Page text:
Wake up to granola's golden goodness

By , Correspondent of The Christian Science Monitor

When made with top-notch ingredients, granola served with milk or yogurt can be a tasty, nutritious start for your day. Commercial brands, whether boxed or sold in bulk, tend to be loaded with sugar – up to 30 percent sugar, the same as cookies – and scrimp on the more costly, flavorful ingredients, such as nuts and seeds. By making your own granola, you can control the quality and include more of your favorite things. You can also adjust the sweetness to your taste using honey or brown sugar.

Is it easy to make? Yes – and it's perfect for fall. Does it take a little time? Yes. (For good food, there is rarely a shortcut.) To make this honey-granola recipe, it takes about 20 minutes to collect and prepare ingredients and about 30 minutes to bake. Then you add dried fruit or raisins and mix everything together. That's a little over an hour.But after it's made, granola stays fresh for six to eight months if kept in the refrigerator.

I should mention muesli, the first cousin of granola. Some people love it, but most, including myself, favor granola over muesli. Granola is baked. Muesli is a raw mixture of similar ingredients. In granola, heat activates the flavor-producing browning reaction. Oatmeal, nuts, and seeds improve tremendously in the oven. Because muesli isn't roasted, it tastes bland.

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Regarding ingredients: Make sure the nuts and seeds you buy are the freshest possible. If they're stale, they will ruin your granola. Stores that sell them in bulk are good choices, but so are nuts and seeds sold in vacuum-sealed bags. Your raisins or dried fruits should also be the freshest possible.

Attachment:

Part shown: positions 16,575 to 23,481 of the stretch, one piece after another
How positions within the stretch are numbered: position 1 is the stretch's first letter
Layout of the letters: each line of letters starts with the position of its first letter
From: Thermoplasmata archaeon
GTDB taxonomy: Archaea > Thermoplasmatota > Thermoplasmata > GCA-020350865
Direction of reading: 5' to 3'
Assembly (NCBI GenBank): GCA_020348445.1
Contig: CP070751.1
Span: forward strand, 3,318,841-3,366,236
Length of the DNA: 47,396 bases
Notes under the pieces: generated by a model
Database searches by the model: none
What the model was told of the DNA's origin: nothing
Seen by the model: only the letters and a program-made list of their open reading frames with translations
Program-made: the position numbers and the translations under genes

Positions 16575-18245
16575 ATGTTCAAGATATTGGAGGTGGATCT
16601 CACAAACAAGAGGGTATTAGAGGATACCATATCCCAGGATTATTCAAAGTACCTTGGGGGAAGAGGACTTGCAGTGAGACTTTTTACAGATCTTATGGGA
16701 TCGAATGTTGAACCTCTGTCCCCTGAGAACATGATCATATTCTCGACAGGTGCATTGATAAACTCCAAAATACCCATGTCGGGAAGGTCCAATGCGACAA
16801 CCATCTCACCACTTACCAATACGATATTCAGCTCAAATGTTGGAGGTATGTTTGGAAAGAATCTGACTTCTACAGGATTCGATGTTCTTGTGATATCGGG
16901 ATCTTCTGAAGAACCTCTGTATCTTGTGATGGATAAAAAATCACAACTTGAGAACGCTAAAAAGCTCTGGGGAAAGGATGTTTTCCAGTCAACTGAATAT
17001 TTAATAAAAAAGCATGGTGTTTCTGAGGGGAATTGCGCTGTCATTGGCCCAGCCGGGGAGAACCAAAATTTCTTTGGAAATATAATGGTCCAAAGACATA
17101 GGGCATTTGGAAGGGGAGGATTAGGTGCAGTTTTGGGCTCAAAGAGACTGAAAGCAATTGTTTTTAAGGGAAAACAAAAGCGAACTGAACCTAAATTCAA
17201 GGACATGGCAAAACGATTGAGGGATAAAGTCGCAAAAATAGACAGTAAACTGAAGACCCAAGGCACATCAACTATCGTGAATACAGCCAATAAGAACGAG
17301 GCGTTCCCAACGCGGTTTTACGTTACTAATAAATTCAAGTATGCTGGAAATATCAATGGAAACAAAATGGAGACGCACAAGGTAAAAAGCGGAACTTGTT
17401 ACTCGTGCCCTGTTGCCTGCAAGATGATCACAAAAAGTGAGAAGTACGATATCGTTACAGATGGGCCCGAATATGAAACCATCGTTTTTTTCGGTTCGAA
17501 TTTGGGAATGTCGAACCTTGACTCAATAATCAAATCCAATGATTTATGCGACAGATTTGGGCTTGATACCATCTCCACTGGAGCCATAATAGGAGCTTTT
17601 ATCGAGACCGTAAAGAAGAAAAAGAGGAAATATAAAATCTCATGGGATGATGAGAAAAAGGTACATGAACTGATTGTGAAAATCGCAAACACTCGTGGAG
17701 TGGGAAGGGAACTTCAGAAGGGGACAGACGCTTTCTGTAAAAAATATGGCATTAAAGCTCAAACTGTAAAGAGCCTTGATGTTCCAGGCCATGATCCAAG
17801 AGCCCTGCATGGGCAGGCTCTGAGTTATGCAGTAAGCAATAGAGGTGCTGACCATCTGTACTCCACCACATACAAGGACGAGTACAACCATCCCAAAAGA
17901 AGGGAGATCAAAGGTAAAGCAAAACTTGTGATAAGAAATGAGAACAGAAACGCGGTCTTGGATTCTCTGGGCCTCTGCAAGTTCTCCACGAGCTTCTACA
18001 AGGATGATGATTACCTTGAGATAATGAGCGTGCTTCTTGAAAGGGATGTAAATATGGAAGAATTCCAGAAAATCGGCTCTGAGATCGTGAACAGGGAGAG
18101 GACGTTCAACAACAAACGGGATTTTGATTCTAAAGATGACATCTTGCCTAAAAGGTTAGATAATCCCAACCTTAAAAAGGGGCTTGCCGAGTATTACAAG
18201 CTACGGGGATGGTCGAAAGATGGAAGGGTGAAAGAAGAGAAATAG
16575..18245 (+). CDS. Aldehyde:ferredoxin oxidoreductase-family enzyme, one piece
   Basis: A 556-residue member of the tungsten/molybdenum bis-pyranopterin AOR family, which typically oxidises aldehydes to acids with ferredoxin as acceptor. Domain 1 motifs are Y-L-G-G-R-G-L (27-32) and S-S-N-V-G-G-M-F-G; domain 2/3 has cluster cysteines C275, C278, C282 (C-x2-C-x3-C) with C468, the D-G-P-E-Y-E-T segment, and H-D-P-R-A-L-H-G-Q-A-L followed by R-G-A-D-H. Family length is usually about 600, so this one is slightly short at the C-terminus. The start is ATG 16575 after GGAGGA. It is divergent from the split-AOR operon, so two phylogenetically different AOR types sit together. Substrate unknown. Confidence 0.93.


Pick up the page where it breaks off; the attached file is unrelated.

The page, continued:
Granola is traditionally for breakfast, but it's an excellent portable snack in place of trail mix, too. It also can be used to top fruit cobblers and yogurt.

Roasted honey-granola cereal

In this recipe, you can substitute as you wish, but keep the ratio of oats to nuts/seeds about the same. Use any dried fruit you choose, or a mixture. You may vary the sugar to your taste, too. (This recipe doesn't have as much sugar as commercial brands.)

3 cups regular (not quick- cooking) rolled oats

1-1/2 cups walnuts or pecan halves, coarsely chopped
1/2 cup grated, unsweetened dried coconut, or coarsely chopped almonds
1/4 cup sesame seeds
1/4 cup plain hulled sunflower seeds
1/4 cup wheat germ
1/4 cup vegetable oil
1/3 cup honey or brown sugar
1 teaspoon vanilla extract
1/2 teaspoon ground cinnamon
1/2 teaspoon salt
3/4 cup raisins, dried cherries, or other dried fruit

Preheat oven to 275 degrees F. In a large bowl, mix oats, nuts, seeds, and wheat germ.

In a small pan, warm the oil. Add honey (or brown sugar), and stir until well blended. Add vanilla, cinnamon, and salt. Stir until blended.

Drizzle the oil mixture over the dry ingredients in the bowl, and mix thoroughly by hand.

Spread granola in a thin layer on one or two baking sheets. Roast in the oven on middle rack for 25 to 30 minutes or until golden and crunchy, stirring every 10 minutes.

Remove granola from the oven and let it cool for 30 minutes. Stir in the raisins or dried fruit and then spoon granola into an airtight storage container. For best results, store in the refrigerator or a cool place.

Makes about nine servings. Keeps for six to eight months in the refrigerator.

Granola with fresh berries and apples

For a special breakfast, mix your homemade granola with berries and grated apples.

1 cup plain yogurt

2 apples, peeled, cored, and grated
1-1/2 cups fresh berries of your choice
2 cups granola
mint leaves, for garnish (optional)

In a medium bowl, mix freshly grated apples and whole berries into the yogurt using a rubber spatula. Put half cup of granola into each of four bowls and evenly spoon yogurt-fruit mixture on top of granola. If desired, garnish each with a mint leaf. Serves four.

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